• “Implementing a Process" refers to taking the Process that the Business Analyst has generated. The Business Analyst has rationalized both companies’ working procedures and created a process for a standard way of working. A company has acquired a competitor. refining it.2 | Chapter 1 Getting Started Who Should Use TIBCO Business Studio? Typically a Business Analyst defines a new business procedure and the Corporate Developer must implement it. and taking it through the packaging and deployment phases.Process Developer’s Guide . The following diagram shows how TIBCO Business Studio is intended to be used: TIBCO Business Studio . The Corporate Developer must implement a business process for doing this. The Corporate Developer must implement this across the organization. adding detail to it. For example: • An insurance company wants to enable their financial advisors to sell pension plans door-to-door using portable tablets.

However. both of which are applied at the programming language level.Process Developer’s Guide . delayed release. depending on the destination environment that you select. It consists of a Platform Independent Model. How TIBCO Business Studio Supports MDA Model Driven Architecture (MDA) is typically used to design applications and write specifications. and then the Process can be transformed to create a Code Model that can be used with a specific execution engine. graft steps.Who Should Use TIBCO Business Studio? 3 | Referring to the previous diagram. as well as a Platform Specific Model and Code Model.0 of TIBCO Business Studio there are some constructs (for example. you can augment the process with execution details in TIBCO Business Studio and deploy it directly to the TIBCO iProcess Engine. transaction control steps. using version 2. For example: TIBCO Business Studio supports an MDA approach to Business Process Management (BPM) and Service Oriented Architecture (SOA) at a higher level of abstraction than the programming language level by allowing you to develop Platform Independent Models of business processes and then transform them into Platform Specific Models. The following section describes how the abstract implementation of a Process can be done first. usually written in Universal Modeling Language (UML). and dynamic sub-procedure call steps) for which you must perform part of the augmentation and deployment of the Process in TIBCO iProcess Modeler. For example: TIBCO Business Studio .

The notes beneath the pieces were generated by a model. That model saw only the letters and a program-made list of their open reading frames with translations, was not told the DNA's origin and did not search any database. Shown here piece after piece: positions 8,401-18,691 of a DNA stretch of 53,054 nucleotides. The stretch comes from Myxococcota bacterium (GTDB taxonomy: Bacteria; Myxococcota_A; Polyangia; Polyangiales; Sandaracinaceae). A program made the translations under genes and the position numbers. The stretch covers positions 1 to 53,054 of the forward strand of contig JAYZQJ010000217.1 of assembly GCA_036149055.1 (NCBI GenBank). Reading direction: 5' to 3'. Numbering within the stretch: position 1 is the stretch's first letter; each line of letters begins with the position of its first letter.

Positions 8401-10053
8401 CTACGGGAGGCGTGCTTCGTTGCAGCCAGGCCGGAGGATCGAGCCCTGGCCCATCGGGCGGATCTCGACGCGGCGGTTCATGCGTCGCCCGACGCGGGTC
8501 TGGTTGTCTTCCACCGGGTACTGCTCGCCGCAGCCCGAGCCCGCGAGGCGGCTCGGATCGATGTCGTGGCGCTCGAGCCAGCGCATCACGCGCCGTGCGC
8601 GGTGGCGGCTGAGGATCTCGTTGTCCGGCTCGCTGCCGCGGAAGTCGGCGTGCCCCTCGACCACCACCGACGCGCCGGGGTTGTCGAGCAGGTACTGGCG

Process Developer’s Guide .NET. or other technologies. Specify a URL that refers to the location of a form authored outside of TIBCO Business Studio. a JSP page authored with the JSP editor provided by WTP inside Eclipse. Selecting a service implementation. This is a mandatory part of implementing a service. Write new custom service implementation using . you must have a service that can come from one of the following sources: • Select an existing service interface and optionally an implementation (WSDL) from the Service Registry. Review Process with Business Analyst. For example. • • For User Tasks • • Specify the input and output parameters to the Task. Receive Process from Business Analyst. or BusinessWorks Live Link.4 | Chapter 1 Getting Started Implementation Approach Implementing a Process can be achieved in several different ways. then bind it to the Process. This is optional for technologies such as Web Services that support late binding. Enterprise Java Beans (EJBs). however the following general approach reflects best practices. 2. file or URL. BPM/SOA Implementation For Service Tasks There are two parts to implementing services: • • Selecting the service contract. which implies a concrete WSDL. Employ integration technology (such as BusinessWorks processes perhaps employing adapters) to create new service and bind its service interface to the Process. which implies an abstract WSDL. To implement a service call. Hand Over from Business Analyst 1. and bind its service interface to the Process. TIBCO Business Studio .